|Platforms||:||Nintendo 64, Sega Dreamcast, Sony PlayStation|
|Review by||:||Ken Gagne|
"Red valkyrie needs food… badly!"
If that disembodied voice brings back any memories, then you're sure to enjoy Gauntlet Legends. The arcade game sequel to the four-player game from the Eighties is now available on Nintendo 64, PlayStation, and Dreamcast, courtesy of Midway. [N64 version reviewed here]
Long ago, the incompetent mage Garm released the demon Skorne, whose reign plunged the world into darkness. Now, Garm's brother Sumner, trapped in his wizardly tower, has summoned a band of heroes to travel through his magical gates to the worlds of Ataria, searching for the mystic runes which will once and for all banish the devil Skorne.
Players take on the role of those heroes in this overhead Dungeons & Dragons-type action-adventure game. Classes available are Warrior, Wizard, Valkyrie, or Archer (a class similar to the Elf of yesteryear), with other hidden characters, such as the Minotaur, becoming available later.
Gauntlet Legends looks very different from its predecessor, but the gameplay is similar. Hounded by swarms of monsters, heroes will need the aide of potions and amulets as they search the levels for various runes and obelisks.
What's new are the levels themselves. No more mere dungeons: Gauntlet's worlds range from a fallen castle to a volcanic pit to a yeti's ice cave. Between levels, players can exchange gold for items and health, or save progress to a memory card. As players defeat enemies, their experience level goes up, just like a real role-playing game.
The graphics are a big step up from the original Gauntlet. The worlds are richly detailed, and populated with a variety of colorful characters. Animation is extremely fluid, and the special effects (with all the magic, you can bet there are plenty) make special moves all the more thrilling to watch. Though without the RAM Expansion Pak, your mileage may vary.
The soundtrack is medieval in theme and appropriate for the setting, but never daring enough to take center stage. Instead, the sound effects and speech samples are heard and enjoyed. The dungeon master (identified as the wizard Sumner) offers helpful tips and warnings, while the characters express their approval ("I like food!" says the valkyrie, as she picks up a health-giving steak) or disappointment (a death scream, naturally).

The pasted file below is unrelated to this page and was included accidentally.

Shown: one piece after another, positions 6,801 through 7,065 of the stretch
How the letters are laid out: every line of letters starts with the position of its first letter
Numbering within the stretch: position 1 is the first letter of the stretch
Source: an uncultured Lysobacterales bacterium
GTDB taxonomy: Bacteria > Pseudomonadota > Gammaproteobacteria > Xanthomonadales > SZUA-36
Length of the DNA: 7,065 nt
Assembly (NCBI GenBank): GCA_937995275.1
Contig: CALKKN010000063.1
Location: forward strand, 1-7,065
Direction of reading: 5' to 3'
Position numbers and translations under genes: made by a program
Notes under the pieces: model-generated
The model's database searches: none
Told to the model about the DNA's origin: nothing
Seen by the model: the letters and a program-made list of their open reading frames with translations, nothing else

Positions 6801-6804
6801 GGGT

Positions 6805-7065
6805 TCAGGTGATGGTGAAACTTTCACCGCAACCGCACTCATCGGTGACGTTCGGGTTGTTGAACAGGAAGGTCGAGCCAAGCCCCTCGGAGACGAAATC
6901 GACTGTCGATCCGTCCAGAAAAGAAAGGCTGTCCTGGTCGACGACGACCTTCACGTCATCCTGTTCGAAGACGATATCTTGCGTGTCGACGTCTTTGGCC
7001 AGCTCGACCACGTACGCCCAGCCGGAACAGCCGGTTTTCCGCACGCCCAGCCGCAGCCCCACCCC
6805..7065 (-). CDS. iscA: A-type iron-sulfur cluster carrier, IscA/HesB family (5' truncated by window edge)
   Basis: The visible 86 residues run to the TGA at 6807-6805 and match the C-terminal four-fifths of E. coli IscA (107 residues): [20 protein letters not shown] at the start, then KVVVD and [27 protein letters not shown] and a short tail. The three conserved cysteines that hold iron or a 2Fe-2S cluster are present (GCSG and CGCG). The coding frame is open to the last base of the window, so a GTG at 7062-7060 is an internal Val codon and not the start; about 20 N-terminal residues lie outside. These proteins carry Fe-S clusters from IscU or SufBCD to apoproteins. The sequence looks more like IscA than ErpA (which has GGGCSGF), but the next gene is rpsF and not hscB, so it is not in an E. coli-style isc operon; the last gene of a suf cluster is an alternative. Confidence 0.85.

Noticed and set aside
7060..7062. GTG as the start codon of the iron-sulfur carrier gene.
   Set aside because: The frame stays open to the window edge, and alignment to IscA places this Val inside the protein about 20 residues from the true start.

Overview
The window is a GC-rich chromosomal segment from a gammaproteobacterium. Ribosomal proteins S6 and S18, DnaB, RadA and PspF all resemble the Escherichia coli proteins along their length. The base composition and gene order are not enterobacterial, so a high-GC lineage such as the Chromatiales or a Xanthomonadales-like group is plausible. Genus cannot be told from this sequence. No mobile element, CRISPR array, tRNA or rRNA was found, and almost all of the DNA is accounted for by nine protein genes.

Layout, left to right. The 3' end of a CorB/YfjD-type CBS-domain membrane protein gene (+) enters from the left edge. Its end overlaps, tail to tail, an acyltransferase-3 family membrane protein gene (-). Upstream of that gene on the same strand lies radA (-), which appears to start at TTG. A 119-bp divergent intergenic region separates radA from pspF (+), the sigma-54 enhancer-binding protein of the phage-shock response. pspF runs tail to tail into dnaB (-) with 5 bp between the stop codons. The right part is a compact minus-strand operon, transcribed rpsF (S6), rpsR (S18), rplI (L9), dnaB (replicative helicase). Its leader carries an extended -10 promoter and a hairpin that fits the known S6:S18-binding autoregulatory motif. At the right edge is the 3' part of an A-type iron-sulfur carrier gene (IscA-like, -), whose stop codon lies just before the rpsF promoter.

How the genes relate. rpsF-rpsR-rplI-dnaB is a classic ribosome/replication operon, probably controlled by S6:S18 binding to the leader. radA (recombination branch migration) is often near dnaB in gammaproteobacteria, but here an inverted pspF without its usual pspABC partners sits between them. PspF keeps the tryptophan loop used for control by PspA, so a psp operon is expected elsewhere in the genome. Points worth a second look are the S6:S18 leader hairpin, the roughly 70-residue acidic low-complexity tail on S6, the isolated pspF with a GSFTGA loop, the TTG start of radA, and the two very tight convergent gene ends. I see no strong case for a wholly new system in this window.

With over thirty levels, players will have a hard time walking this Gauntlet. Some puzzles and traps require much backtracking, all the while plodding through horde after horde of demons. Levels may need to be explored several times to find all the necessary items, and the monster generators regenerate between visits. Once that task is complete, there are still the worlds' lords to contend with. These bosses have extremely powerful attacks and take damage lightly. Either spend your hard-earned gold on power-ups or grab a friend, because you'll need all the firepower you can get.
The one-player game is fun, but lacks the lasting appeal of multiplayer. Grab a few friends and form a band of adventurers for a some real hack'n'slash. There are more enemies, more treasure, and more fun – provided you don't kill each other first.
Gauntlet Legends is a fine amalgamation of classic gameplay and modern action. Excellent level design, smooth graphics, and great voice-overs make for a good one-player game, and an even better multiplayer game. The gauntlet has been thrown down; I suggest you pick this one up.
This article is copyright (c) 1999, 2007 by Ken Gagne. All rights reserved. Not to be distributed without permission.
Original publication: Sentinel & Enterprise, 11-Oct-99